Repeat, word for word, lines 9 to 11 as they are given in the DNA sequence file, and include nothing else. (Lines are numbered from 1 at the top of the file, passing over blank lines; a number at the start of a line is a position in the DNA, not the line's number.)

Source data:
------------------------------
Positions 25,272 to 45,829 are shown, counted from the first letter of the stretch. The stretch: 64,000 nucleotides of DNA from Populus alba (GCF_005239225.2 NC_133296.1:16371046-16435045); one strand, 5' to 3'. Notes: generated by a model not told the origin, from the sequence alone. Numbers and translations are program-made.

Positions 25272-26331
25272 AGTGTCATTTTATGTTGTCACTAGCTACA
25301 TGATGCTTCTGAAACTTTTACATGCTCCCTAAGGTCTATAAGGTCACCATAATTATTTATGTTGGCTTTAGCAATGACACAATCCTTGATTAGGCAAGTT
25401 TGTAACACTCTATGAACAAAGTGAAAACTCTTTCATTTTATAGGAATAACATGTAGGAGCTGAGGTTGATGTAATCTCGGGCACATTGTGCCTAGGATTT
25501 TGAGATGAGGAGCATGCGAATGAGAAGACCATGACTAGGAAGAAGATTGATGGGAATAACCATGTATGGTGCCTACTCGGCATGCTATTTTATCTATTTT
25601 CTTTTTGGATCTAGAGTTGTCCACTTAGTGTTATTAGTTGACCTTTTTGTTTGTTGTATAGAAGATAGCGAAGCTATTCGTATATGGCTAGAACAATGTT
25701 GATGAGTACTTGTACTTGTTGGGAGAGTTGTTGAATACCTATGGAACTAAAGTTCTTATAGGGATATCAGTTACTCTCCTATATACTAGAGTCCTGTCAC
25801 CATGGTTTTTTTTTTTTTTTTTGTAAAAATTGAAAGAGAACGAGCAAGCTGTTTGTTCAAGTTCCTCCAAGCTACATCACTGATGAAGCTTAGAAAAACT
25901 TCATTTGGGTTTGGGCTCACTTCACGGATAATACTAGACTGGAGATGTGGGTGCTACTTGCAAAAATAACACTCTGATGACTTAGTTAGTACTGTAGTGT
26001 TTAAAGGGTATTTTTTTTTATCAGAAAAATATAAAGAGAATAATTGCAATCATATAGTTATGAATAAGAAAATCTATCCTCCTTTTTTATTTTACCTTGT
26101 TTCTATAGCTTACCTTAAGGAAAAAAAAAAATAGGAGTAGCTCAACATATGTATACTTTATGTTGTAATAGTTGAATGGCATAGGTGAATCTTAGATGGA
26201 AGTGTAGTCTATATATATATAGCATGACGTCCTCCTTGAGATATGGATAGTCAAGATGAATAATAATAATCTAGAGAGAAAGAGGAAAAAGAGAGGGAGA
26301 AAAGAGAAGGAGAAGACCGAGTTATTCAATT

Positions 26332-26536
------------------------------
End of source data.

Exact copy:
25801 CATGGTTTTTTTTTTTTTTTTTGTAAAAATTGAAAGAGAACGAGCAAGCTGTTTGTTCAAGTTCCTCCAAGCTACATCACTGATGAAGCTTAGAAAAACT
25901 TCATTTGGGTTTGGGCTCACTTCACGGATAATACTAGACTGGAGATGTGGGTGCTACTTGCAAAAATAACACTCTGATGACTTAGTTAGTACTGTAGTGT
26001 TTAAAGGGTATTTTTTTTTATCAGAAAAATATAAAGAGAATAATTGCAATCATATAGTTATGAATAAGAAAATCTATCCTCCTTTTTTATTTTACCTTGT